The strategic turn in post-Marxist Discourse Theory

Thomas Jacobs, PhD Researcher at Ghent University

Alan Williams tweeted a few years ago that for having a book entitled Hegemony and Socialist Strategy (HSS) as magnum opus, Ernesto Laclau and Chantal Mouffe had remarkably little to say about political strategy. Indeed, while the concept of strategy features regularly in HSS, it is not crucial to understanding the book’s central argument. It remains equally low-key in their later work, and is all but absent in most of the secondary literature in post-Marxist Discourse Theory published in the quarter-century post-HSS.

Yet recently, something resembling a strategic turn can be discerned within Discourse Theory (DT). In Germany, Martin Nonhoff started working on a rigorous theorization of strategy that fits within DT’s ontology. Eva Herschinger reappraised the notion for the first-time for an Anglophone audience. The hugely influential Inventing the Future by Srnicek and Williams placed strategic reflection about how progressives win at politics in the 21st century at the centre of its argument. And to make the circle full, Chantal Mouffe’s most recent work, For a Left-Wing Populism, wonders what kind of political strategy the Left needs to pursue in order to successfully implement its progressive projects.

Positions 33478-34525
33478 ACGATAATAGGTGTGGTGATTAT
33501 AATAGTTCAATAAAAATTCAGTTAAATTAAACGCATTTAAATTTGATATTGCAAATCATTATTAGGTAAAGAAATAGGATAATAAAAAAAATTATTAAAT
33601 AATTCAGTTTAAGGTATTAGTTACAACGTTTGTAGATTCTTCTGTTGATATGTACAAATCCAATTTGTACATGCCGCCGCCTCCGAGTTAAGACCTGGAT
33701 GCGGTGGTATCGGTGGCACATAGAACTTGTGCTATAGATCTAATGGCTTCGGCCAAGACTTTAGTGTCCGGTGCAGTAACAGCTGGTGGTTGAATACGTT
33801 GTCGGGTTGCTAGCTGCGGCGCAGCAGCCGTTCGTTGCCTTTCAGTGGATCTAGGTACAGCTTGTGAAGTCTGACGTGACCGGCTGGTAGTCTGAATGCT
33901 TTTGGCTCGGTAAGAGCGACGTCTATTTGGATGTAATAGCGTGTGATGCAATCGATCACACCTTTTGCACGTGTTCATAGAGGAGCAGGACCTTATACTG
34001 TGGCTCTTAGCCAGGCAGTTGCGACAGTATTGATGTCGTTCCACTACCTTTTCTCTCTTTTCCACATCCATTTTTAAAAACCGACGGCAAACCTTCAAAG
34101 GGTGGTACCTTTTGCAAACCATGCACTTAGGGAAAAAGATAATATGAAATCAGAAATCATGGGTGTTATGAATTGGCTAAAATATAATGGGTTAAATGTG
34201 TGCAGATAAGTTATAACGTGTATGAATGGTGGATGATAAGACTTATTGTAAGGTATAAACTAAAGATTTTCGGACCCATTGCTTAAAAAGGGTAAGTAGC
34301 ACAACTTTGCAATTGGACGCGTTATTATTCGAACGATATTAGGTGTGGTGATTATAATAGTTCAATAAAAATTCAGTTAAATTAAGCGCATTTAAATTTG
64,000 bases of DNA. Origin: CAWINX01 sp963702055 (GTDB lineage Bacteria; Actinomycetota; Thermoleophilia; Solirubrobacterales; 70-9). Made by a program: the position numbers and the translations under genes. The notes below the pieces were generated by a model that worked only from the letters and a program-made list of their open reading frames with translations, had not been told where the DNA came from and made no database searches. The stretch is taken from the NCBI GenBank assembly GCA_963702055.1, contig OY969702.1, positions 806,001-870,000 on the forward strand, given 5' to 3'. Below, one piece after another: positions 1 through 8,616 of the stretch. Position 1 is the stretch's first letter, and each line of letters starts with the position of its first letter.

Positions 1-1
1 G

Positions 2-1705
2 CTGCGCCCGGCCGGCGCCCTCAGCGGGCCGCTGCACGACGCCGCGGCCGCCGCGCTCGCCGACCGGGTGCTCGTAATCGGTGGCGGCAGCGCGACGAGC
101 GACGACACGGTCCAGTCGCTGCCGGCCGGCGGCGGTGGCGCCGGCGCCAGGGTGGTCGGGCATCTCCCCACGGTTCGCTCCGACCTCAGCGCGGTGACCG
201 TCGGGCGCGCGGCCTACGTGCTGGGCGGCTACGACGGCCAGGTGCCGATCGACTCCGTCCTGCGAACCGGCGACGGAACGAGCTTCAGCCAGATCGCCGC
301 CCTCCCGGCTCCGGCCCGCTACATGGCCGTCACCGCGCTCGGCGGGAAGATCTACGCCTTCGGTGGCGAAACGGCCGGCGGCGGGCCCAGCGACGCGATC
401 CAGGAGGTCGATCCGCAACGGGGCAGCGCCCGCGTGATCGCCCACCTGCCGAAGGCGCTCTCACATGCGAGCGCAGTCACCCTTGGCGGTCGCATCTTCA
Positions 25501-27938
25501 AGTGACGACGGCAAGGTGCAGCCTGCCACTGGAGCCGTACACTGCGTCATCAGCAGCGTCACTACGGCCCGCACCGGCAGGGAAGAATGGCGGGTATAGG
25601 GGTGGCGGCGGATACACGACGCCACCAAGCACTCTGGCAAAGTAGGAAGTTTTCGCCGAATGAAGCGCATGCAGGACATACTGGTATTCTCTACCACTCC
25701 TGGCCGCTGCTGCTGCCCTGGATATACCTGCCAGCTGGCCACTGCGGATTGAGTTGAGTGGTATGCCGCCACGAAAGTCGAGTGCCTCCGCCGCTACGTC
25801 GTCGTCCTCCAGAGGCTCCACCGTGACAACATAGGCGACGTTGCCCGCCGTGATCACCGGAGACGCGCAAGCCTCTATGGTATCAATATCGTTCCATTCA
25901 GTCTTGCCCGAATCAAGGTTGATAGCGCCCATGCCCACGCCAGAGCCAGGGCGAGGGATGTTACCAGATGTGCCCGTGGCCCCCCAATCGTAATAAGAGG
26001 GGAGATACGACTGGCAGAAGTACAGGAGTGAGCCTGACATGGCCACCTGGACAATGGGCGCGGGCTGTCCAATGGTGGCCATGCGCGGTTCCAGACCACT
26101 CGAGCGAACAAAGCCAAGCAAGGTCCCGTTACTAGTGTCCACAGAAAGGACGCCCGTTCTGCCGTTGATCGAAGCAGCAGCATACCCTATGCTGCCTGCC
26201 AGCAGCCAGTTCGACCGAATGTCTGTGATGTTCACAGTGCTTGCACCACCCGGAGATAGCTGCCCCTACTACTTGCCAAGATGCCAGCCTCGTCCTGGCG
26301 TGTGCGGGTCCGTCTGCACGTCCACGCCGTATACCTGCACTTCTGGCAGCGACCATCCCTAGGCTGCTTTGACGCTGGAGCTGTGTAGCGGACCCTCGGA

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Populism: What’s in a name?

In 2018 the most used and abused term was undoubtedly that of ‘populism’.

Professor Ronaldo Munck

Rarely has a term been so over-inflated and so over-extended that it has become practically meaningless, while at the same time achieving iconic status. I propose here to carry out a (very) brief deconstruction of the term populism and the presentation of an alternative reading based on the work of the late Ernesto Laclau (On Populist Reason) and my own Latin American in Europe hybrid viewpoint.

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The Limits of EUrope

‘The Limits of EUrope’ special edition of Global Discourse is out this month… Co-editor Russell Foster previews the edition:

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Russell Foster, Co-Editor of Global Discourse: EUrope Special Edition.

‘EUrope’ is changing. In the most visible way this change has recently manifested itself in a drawn-out Brexit which will satisfy no-one, the rise of Euroscepticism and illiberal democracies in response to immigration and integration failures, a potentially resurgent eurozone crisis and continuing economic disparities across the EU, and mounting perceptions of a democratic deficit and the (il)legitimacy of EU institutions. These raise many difficult questions, the hardest of which is – can the EU survive?

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